1878

LMH was founded by Edward Talbot, Warden of Keble College, and his wife Lavinia. The College was named after Margaret Beaufort, mother of Henry VII. Elizabeth Wordsworth (1840-1932), great niece of the poet, was the first Principal. In this photograph she sits alongside the first nine students outside Old Old Hall.

The first group of LMH students
Principals of the Women’s Hall’s getting degrees in 1920
1920

Women were only granted degrees and made full members of the University in 1920. This cutting shows the Principals of the original women’s Halls being conferred honorary degrees to mark the occasion.

1928

LMH celebrated its Jubilee in 1928. In this photograph, the Dutchess of York presents Elizabeth Wordsworth with the insignia of D.B.E.

1928, Dutchess of York presents Elizabeth Wordsworth, Principal of LMH, the insignia DBE
1933 student Common Room in Deneke
1932

Opening of the Deneke Building, designed by Giles Gilbert Scott. This photograph shows students in the Deneke Common Room in 1933.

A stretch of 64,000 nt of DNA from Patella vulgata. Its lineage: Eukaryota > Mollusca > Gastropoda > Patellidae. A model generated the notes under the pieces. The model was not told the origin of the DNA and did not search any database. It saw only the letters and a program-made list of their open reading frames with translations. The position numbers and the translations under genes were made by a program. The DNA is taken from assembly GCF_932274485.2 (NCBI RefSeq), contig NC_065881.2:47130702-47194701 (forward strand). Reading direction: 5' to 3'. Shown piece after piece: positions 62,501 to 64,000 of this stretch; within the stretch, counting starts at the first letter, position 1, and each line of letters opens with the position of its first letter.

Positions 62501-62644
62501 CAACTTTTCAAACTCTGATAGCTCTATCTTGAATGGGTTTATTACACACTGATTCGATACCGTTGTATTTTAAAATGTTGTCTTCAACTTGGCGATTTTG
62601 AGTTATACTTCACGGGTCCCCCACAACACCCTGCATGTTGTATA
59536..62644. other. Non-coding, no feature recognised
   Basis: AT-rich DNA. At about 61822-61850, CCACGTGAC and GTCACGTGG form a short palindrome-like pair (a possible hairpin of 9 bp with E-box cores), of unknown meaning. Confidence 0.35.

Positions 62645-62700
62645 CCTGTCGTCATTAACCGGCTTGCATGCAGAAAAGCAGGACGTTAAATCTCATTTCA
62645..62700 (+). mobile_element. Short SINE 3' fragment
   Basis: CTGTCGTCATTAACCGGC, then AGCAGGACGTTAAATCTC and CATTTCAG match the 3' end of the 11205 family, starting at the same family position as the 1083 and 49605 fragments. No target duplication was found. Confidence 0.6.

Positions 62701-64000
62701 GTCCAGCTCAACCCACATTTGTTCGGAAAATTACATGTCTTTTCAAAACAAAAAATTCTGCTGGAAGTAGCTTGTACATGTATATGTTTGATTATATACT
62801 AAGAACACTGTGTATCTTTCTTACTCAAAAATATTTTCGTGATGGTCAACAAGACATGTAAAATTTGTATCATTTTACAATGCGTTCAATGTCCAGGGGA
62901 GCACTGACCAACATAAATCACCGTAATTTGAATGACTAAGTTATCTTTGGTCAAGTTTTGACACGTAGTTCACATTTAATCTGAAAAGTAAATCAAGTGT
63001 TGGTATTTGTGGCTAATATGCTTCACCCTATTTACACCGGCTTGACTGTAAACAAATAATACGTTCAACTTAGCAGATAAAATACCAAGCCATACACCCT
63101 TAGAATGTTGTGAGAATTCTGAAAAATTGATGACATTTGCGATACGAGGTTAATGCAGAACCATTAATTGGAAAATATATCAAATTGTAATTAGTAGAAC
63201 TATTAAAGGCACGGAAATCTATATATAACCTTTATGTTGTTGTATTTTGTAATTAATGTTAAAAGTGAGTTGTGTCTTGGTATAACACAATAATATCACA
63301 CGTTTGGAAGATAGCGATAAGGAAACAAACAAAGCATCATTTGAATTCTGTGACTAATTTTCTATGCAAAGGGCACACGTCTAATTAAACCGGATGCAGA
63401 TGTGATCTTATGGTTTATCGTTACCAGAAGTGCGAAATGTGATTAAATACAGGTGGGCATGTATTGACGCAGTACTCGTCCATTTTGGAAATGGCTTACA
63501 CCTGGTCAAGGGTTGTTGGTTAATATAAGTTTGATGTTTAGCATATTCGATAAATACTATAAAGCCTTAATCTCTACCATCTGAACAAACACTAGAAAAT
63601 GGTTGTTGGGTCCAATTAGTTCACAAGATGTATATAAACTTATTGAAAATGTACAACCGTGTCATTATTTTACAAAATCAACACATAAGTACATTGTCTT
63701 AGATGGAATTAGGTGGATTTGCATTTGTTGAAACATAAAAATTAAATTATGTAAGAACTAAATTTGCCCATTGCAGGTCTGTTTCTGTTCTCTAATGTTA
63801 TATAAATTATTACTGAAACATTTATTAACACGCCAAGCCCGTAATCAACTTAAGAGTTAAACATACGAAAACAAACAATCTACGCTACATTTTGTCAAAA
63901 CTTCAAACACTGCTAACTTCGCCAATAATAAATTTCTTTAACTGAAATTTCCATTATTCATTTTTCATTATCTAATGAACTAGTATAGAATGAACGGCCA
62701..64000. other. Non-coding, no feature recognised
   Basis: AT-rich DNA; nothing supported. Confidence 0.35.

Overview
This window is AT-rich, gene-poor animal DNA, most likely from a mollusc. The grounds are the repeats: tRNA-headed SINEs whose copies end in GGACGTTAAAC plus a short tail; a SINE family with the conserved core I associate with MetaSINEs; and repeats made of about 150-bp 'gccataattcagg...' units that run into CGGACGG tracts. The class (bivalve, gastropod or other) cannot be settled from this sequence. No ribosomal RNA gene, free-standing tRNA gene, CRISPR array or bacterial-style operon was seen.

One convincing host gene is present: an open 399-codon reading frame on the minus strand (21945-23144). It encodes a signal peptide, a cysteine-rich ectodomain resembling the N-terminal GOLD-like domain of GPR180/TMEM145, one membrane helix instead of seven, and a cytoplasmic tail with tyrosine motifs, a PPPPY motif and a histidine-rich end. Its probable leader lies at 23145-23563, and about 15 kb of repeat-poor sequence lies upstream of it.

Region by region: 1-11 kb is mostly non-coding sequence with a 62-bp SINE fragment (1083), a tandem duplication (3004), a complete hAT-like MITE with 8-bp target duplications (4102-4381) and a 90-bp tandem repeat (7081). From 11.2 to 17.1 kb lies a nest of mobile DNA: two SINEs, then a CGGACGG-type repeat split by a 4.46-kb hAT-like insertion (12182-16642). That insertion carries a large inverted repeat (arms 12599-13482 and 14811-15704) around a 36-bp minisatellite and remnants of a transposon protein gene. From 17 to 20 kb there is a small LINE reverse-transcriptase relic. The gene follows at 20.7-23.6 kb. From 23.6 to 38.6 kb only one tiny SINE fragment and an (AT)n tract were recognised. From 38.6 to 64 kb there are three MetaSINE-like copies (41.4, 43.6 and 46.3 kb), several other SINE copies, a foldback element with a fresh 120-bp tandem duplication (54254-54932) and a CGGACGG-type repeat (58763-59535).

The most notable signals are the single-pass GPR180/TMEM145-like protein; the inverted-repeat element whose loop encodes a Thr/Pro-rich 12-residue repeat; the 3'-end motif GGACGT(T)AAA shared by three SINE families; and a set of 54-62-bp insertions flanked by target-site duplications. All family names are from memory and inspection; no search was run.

1939

Gardens were given over to vegetable production during WWII. Part of students' time in College in the war years was given to tending to the gardens.

LMH students digging during WWII
Wolfson North construction, 1965
1960

LMH becomes a College in 1960. This photograph shows the construction of Wolfson North next to the Library in 1965, which completed the Wolfson Quad. Note the lamp post- the last sign of the road which once ran through the site.

1960

The Queen opened the new LMH Library in 1960, designed by architect Raymond Erith.

The Queen opens LMH Library c.1960
Anne Whiteman opens the LMH centenary cake1978
1978

Historian and LMH Tutor and Fellow Anne Whiteman (1918-2000) cuts the cake as the College celebrates its centenary.

1979

Men are admitted to the College in 1979, 100 years since the first group of students arrived at LMH.

1979 Matriculation Photo
2010 Reunion Photo
2010

The Pipe Partridge Building opened in 2010, providing new student rooms, the new Simpkins Lee Theatre and additional function and teaching rooms, such as the Monson Room.